The Queen’s Sconce, part of the civil war defences of Newark

Wounded soldiers were often quartered, and the burden and difficulty of dealing with severely wounded men was regarded with alarm. Soldiers” pay was supposed to cover these costs, but of course that was not reliable. Nonetheless, caring for the wounded was also a significant source of income for poor women – the records of the parliamentary army in East Anglia are full of fairly small payments to people of humble means. Cleaning, clothing, repairs, laundry and food provision all provided employments associated with care for the wounded.53 It goes without saying that many of these people would surely have swapped these steady little earners for peace, but it is important to remember that the war brought benefits alongside the appalling costs. Taxes were raised and spent in the country, and the flow must have been a source of employment for many people. War was not simply a burden.

Some contractors in arms and clothing industries clearly did well, and the benefits of this business seem to have spread to craftsmen in those industries. There were also men of very modest means who signed up, whose pay was usually in arrears, but who were employed, fed and clothed; and there were other employments associated with servicing this massive military effort. But the real money lay in the world of public finance. There is some evidence from earlier in the century that men with liquid capital were particularly attractive as tax collectors, since they could advance sums to the government while recouping it in the localities (in return for a ‘poundage’ or cut of the proceeds). They could also transfer money using their own personal credit rather than hauling sacks of cash around. Certainly, later in the century, control of the flow of tax money was a source of profit – allowing men to use the balances to underwrite their own business, or even to act as bankers. More lucrative, potentially at least, was to contract for revenue collection – to farm taxes. Some men were able to build significant commercial careers because they were in a position to advance credit to the regime. Governments sold the right to collect customs, and, in the 1650s, the excise, to individual merchants who had the expertise to ensure collection. In return for a guaranteed income, paid on a particular date, the government gave up a slice of the pie. Men like Martin Noell and Thomas Povey grew rich in this way during the 1650s, diversifying into the emerging colonial trades.54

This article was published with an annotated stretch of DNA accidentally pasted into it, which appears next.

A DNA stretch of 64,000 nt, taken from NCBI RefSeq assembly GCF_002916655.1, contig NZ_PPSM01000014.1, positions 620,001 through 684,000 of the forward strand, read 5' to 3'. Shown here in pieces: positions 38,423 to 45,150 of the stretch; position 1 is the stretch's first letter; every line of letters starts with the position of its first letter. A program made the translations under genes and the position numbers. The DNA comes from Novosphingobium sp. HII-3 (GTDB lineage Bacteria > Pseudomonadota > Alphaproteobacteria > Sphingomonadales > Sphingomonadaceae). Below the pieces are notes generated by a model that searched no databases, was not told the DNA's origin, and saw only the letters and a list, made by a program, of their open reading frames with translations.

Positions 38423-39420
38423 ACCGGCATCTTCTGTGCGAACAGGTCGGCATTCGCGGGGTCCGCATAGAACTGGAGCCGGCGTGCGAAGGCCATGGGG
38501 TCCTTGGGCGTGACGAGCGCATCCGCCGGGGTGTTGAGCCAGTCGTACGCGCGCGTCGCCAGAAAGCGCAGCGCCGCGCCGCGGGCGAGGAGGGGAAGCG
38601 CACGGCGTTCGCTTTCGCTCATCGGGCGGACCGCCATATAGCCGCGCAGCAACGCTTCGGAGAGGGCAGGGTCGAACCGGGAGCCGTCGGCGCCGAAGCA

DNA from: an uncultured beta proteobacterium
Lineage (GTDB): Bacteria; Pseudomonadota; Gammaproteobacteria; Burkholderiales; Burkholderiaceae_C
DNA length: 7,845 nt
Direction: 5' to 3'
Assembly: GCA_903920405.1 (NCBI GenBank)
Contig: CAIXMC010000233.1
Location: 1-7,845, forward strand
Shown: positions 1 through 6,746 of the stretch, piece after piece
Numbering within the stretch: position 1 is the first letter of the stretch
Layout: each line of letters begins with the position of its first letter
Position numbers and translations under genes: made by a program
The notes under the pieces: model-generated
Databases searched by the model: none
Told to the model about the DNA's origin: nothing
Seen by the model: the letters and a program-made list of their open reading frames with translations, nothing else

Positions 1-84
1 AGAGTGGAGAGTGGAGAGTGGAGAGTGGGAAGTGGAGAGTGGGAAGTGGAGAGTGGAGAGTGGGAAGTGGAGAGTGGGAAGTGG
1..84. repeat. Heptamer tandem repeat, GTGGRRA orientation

During the civil wars many of the services being paid for were secured locally, so that much of the money never left the county in which it was raised. In Worcester during the royalist occupation the monthly tax was about half as much as the entire subsidy of 1641. But the money was spent in the city, as it must have been in most fortified garrison towns. The ongoing work of building and maintaining the defences was paid at what appears to be a standard rate of 8d per day.55 Almost all of the New Model’s supplies, arms aside, came from the locality in which it found itself. In 1645 and 1646 the New Model resorted to free quarter, but this was the last year of the war. Thereafter, it depended on orderly supply and payment. John Cory, a Norwich merchant, both collected and disbursed tax revenue. Between 29 April and 20 November 1644 he paid out £480 to twenty local tradesmen for waistcoats, shirts, breeches, stockings and shoes, and another £313 for cloth.56 This was a good position to be in – both collecting and spending government money.

Although the roots of this kind of relationship to government go deeper than the 1640s, the opportunities were greatly increased by the massive contracts now required to support the war effort. In these ways the war effort fostered a connection between merchants and government around the public finances. Spending often preceded the receipt of the revenue, and the gap was bridged by borrowing not from the money markets, but from individual suppliers or those handling the revenues. The need for credit and supplies stimulated improvements in the provision of both. There is some evidence that the need to find cash for tax payments accelerated the monetization of local economies, and caused frictions between landlord and tenant over rent levels and tax liabilities, as in the case of the farmers in Surrey who complained to Fairfax about their landlords, not the army: ‘your petitioners all rack rented’ had borne the charge of free quarter for six years, ‘and that freely, without any deduction of rent’. Worse, they now faced rent increases. They sought parliamentary enforcement of a contribution from the landlords. This was a common dispute – the tax legislation imposed the burden on the landlord where the rent was racked (set, that is, at the full market rate) and on the tenant where it was not (being set at a customary or easy rent).57